Svenska Dagbladet

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Svenska Dagbladet
Svenska Dagbladet wordmark.svg
Svenska Dagbladet front page, 10 June 2011
Type Daily newspaper
Format Compact
Owner(s) Schibsted
Editor-in-chief Fredric Karén
Founded 1884
Political alignment Independent Moderate (liberal conservative)
Language Swedish
Headquarters Västra Järnvägsgatan 21,
Circulation 174,400 (2012)
ISSN 1101-2412
Official website

Svenska Dagbladet (common abbreviation SvD; the title translates as "the Swedish daily paper") is a daily newspaper in Sweden.


Front page of the first issue of Svenska Dagbladet (18 December 1884)

The first issue of Svenska Dagbladet appeared on 18 December 1884. The paper is published in Stockholm and provides coverage of national and international news as well as local coverage of the Greater Stockholm region. Its subscribers are concentrated in the capital, but it is distributed in most of Sweden.

The paper is owned by Schibsted.[1] The stated position of the editorial page is "independently moderate" (oberoende moderat), which means it is independent but adheres to the liberal conservatism of the Moderate Party.

The paper had a circulation of 187,100 copies in weekdays in 2005.[1] Among Swedish morning newspapers, Svenska Dagbladet had the third largest circulation (195,200 in 2007), after Dagens Nyheter and Göteborgs-Posten.[2] The circulation of the paper was 185,600 copies in 2011.[3] It was 174,400 copies in 2012.[4]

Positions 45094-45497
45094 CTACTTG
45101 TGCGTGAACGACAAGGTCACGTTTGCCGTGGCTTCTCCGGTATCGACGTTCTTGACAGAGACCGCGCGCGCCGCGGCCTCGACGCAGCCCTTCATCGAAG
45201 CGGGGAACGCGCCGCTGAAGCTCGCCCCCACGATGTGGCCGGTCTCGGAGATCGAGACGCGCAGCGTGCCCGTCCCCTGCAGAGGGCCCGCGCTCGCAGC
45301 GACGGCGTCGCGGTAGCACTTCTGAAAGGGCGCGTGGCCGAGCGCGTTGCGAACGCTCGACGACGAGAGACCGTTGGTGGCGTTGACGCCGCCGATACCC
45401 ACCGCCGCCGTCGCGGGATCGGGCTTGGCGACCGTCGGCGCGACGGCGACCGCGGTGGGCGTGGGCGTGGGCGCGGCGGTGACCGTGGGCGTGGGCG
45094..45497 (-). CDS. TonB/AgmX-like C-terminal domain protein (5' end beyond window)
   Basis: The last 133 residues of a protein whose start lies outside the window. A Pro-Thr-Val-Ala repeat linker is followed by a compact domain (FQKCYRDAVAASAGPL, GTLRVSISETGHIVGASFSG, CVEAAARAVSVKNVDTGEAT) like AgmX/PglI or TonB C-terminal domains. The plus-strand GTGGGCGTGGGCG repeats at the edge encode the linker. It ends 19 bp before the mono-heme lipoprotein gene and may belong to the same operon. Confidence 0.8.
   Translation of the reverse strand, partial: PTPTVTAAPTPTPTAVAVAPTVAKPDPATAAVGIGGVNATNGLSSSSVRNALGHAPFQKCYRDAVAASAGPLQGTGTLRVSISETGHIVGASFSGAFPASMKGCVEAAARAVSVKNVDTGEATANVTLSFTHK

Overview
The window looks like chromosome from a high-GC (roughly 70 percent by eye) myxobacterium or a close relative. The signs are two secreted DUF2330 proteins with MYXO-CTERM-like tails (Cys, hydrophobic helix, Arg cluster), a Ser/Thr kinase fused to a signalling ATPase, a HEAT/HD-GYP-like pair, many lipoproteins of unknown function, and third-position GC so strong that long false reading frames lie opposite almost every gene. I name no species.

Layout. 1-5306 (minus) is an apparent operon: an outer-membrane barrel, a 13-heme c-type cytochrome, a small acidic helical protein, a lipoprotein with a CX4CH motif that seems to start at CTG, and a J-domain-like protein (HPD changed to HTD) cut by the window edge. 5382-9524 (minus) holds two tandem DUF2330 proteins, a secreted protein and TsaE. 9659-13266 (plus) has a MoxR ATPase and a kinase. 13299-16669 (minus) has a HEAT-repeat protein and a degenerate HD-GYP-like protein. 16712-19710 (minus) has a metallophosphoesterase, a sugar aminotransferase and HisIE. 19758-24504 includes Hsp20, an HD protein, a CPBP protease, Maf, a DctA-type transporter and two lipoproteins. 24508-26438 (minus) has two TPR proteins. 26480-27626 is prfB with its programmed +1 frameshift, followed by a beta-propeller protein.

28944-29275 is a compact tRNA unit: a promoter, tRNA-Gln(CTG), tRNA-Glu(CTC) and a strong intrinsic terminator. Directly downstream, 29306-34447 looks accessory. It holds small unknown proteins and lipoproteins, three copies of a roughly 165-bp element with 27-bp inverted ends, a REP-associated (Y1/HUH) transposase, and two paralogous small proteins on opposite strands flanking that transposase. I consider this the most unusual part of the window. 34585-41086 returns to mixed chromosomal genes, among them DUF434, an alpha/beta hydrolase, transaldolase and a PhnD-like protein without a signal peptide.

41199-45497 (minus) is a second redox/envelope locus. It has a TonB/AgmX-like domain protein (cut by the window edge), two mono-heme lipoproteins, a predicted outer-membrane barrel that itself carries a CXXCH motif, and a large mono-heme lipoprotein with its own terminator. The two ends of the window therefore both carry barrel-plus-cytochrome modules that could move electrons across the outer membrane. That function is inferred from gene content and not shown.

Since 1925, Svenska Dagbladet has awarded an individual sportsperson or a team the Svenska Dagbladet Gold Medal at the end of each year.


See also[edit]


  1. ^ a b "Swedish mass media". Swedish Institute. 2006. Retrieved 18 November 2014. 
  2. ^[dead link]
  3. ^ Paul C. Murschetz (25 January 2014). State Aid for Newspapers: Theories, Cases, Actions. Springer Science & Business Media. p. 309. ISBN 978-3-642-35691-9. Retrieved 19 November 2014. 
  4. ^ { Alla dagstidningar] Topplista. Retrieved 18 November 2014.
  5. ^ "Swedish journalist, Auschwitz survivor Cordelia Edvardson dies at 83". Associated Press (Washington Post). 30 October 2012. Retrieved 11 November 2012. 

External links[edit]